A country’s highest elected representative warns its most important judicial body that their review of a controversial piece of legislation against the terms of the constitution is judicial activism and an attack by an unelected body on the needs of his government. He promises to set up a judicial review to look at and, potentially, rewrite the powers of that judicial body.
Barack Obama before the Supreme Court? Almost. South Africa’s president Jacob Zuma before the Constitutional Court.
And that is the real danger when America or European countries threaten the judiciary or free speech in these terms; it creates the moral authority that real bastards crave to justify their own attacks on the rights and protections afforded their people.
“I’d just remind conservative commentators that, for years, what we have heard is, the biggest problem on the bench was judicial activism, or a lack of judicial restraint, that an unelected group of people would somehow overturn a duly constituted and passed law,” Obama said.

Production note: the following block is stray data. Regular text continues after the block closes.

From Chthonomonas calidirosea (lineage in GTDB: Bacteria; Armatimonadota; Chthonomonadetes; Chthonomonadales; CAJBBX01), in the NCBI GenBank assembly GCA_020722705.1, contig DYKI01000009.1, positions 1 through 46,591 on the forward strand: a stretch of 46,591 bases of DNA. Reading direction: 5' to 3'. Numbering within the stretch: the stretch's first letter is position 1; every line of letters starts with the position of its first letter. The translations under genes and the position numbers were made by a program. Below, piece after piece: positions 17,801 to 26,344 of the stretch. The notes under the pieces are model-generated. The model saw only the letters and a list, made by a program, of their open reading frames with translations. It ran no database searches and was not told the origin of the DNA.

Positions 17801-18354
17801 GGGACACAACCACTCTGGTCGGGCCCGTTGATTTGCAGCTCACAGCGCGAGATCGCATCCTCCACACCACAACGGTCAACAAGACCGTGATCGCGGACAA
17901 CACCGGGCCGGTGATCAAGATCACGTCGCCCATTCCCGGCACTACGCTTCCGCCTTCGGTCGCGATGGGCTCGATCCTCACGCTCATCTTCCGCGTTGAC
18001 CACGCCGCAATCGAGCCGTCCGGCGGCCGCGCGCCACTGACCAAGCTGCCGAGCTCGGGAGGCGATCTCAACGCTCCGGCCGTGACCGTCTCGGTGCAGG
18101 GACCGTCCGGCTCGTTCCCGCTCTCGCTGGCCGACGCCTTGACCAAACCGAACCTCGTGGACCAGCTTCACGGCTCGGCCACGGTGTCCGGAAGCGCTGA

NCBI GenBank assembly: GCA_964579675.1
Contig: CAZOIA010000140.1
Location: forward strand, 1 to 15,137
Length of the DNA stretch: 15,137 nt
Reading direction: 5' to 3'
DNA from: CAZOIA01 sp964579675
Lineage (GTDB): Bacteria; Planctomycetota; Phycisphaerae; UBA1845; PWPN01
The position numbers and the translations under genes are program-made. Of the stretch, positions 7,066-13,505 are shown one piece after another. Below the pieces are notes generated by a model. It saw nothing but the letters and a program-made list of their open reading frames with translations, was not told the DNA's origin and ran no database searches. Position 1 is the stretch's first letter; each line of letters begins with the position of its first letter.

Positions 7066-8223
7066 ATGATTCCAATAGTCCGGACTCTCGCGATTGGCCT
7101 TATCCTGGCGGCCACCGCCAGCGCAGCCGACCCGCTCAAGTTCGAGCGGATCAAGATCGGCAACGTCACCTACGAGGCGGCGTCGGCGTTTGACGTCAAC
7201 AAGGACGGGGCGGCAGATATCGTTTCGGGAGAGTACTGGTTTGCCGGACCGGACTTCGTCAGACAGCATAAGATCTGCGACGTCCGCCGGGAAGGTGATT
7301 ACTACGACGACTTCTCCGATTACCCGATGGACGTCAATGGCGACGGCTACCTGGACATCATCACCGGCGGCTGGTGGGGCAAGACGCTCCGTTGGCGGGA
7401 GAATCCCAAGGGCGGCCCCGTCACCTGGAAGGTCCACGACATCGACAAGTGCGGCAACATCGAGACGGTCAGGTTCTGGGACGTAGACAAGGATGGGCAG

“I am confident that the Supreme Court will not take what would be an unprecedented, extraordinary step of overturning a law that was passed by a strong majority of a democratically elected Congress.”
Obama’s choice of words is unwise and deeply troubling.
The purpose of any Constitutional Court is to act as a check on the power of the majority to overwhelm the law of the land with numbers. The court’s powers are heavily circumscribed and are one of the key pillars of a viable democratic state. Regular elections are insufficient to maintain public trust or ensure politicians take account of all needs, not just those of their supporters. The courts are there to ensure that anyone may seek justice, not just the popular, wealthy or powerful.
Undermining the credibility of the Supreme Court by dragging them into the midst of the Culture Wars does not serve America and poses a devastating blow against the common law and political accountability in countries far more fragile than the United States.
Not a good day’s politics Mr President. Not at all.